advertisement
advertisement

Digital Music’s Fickle Fans

Tomorrow, MTV and Microsoft unveil their new digital music contender, Urge. MTV is digging deep into its vault to capitalize on its strengths, adding original live performances to its inventory along with an onslaught of celebrity playlists, customization, and editorial content. The two-tiered subscription service–$14.95/month if you want to download songs to a portable, non-iPod device; $9.95 if you don’t–includes access to CD-quality radio stations and the ability to play and download songs to your PC.

Tomorrow, MTV and Microsoft unveil their new digital music contender, Urge. MTV is digging deep into its vault to capitalize on its strengths, adding original live performances to its inventory along with an onslaught of celebrity playlists, customization, and editorial content. The two-tiered subscription service–$14.95/month if you want to download songs to a portable, non-iPod device; $9.95 if you don’t–includes access to CD-quality radio stations and the ability to play and download songs to your PC. The system is tied up in Windows Media Player 11, and MTV has cleverly re-introduced an emphasis on cover art as a way to sort and play albums. Urge will also include “Auto Mixes,” which take the artists and songs users like and continously find similar ones, refreshing its inventory with every new sign-in. Having interacted with automated playlists that left me more insulted than enlightened, it will be interesting to see how well this one works.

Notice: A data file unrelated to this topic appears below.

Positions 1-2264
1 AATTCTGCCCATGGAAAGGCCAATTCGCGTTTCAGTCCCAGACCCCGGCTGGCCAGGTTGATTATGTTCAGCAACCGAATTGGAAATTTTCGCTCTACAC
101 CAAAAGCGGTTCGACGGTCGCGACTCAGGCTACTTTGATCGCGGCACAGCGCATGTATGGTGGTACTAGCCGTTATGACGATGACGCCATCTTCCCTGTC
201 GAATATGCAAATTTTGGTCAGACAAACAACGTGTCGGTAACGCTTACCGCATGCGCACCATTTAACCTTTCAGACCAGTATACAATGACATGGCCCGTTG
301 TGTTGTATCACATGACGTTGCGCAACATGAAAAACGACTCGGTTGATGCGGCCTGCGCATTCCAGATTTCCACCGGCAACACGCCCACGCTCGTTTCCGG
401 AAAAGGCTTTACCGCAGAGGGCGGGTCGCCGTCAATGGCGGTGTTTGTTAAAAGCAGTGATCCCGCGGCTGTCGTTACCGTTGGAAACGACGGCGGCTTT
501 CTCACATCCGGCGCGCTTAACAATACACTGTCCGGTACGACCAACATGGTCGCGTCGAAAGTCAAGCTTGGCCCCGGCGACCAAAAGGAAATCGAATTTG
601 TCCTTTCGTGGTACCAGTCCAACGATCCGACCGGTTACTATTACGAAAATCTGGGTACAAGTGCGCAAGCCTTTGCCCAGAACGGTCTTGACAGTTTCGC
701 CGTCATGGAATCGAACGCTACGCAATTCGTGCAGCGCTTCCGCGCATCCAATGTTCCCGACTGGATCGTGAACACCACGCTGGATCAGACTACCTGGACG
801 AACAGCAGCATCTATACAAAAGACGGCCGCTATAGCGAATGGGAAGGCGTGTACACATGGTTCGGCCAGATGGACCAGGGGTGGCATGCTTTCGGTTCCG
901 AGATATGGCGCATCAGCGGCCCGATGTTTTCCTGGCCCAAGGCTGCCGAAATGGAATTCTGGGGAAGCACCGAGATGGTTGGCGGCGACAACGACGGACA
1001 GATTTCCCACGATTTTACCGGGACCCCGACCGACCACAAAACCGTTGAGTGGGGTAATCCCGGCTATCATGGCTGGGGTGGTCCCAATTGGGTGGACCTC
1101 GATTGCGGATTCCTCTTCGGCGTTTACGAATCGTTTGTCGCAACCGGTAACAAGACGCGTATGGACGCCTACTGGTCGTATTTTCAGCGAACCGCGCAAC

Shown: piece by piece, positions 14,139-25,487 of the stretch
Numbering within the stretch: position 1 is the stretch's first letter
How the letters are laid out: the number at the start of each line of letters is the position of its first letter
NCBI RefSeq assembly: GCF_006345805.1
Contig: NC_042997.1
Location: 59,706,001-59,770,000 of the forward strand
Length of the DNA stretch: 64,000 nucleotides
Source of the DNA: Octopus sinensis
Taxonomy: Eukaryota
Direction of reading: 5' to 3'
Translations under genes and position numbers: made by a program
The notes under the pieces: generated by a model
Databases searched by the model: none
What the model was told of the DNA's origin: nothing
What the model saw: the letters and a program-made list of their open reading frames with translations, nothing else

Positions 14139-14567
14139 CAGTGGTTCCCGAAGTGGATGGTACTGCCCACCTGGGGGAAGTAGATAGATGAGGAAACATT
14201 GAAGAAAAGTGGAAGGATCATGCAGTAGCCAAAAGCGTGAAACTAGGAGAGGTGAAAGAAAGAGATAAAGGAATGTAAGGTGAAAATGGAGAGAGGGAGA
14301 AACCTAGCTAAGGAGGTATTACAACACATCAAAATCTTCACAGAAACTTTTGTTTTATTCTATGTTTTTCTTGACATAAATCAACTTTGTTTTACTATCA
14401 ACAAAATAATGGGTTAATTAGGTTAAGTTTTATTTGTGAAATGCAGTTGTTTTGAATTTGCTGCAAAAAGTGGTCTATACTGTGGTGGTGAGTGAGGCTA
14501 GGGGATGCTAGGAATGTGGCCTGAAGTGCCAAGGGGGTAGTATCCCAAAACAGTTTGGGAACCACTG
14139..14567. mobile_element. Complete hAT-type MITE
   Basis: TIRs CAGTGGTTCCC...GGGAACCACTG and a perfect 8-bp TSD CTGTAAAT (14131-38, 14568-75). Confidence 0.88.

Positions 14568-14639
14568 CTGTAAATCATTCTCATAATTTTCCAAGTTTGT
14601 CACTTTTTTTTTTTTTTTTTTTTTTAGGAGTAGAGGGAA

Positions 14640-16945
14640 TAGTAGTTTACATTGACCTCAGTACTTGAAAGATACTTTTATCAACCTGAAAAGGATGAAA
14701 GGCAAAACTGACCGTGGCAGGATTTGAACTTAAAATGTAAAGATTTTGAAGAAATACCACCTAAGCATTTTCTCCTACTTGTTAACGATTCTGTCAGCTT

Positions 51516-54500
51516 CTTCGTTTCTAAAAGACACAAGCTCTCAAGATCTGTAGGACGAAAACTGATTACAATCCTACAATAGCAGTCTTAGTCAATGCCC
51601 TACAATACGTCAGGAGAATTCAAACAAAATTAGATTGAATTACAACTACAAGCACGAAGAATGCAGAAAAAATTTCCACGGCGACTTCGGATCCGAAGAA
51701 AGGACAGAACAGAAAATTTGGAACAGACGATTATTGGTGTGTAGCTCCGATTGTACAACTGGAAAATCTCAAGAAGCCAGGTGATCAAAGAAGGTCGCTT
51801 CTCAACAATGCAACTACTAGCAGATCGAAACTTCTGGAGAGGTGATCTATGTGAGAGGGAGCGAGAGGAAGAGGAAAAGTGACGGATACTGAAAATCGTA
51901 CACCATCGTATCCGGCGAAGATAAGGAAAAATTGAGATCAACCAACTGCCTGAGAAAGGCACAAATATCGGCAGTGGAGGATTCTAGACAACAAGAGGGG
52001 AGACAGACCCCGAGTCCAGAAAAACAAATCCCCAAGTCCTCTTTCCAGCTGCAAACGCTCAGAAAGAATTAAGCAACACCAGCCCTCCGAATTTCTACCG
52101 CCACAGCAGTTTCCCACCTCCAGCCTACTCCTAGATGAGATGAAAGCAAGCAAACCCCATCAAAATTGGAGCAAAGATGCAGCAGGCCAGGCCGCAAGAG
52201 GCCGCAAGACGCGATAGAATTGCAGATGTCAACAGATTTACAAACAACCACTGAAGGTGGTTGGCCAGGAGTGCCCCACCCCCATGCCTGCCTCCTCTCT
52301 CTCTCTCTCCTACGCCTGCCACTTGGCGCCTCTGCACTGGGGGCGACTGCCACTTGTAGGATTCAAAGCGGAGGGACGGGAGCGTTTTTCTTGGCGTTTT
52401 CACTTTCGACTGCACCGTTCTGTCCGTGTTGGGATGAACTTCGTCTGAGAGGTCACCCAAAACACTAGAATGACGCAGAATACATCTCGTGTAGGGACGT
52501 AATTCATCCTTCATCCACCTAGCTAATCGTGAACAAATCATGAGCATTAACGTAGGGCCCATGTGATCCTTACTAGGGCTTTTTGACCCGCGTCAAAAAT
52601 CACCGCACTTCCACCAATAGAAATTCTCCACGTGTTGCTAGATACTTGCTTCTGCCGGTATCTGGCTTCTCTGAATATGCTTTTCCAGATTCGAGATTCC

advertisement

Lately I’ve been testing out different music services to see if their vast inventories include songs that, for whatever reason, aren’t on iTunes (Napster scored well). Music fans are incredibly fickle when technology stops working to our advantage. Just look at the set-up our parents had compared to what we use now. Whenever music is wrapped up in something fashionable, it’s even more ephemeral. We’re moving closer to a point where iPods are going to seem like, sooo last year. Urge is joining a growing group of services that aren’t iPod compatible (which, it should be pointed out, was actually an interoperability block on Apple’s side, according to MTV’s Van Toffler). The recently-released iPod alternative iriver Clix has been getting good reviews. Who knows–by the time the fall colors hit the stores, the TRL crowd might have sold all their iPods on eBay.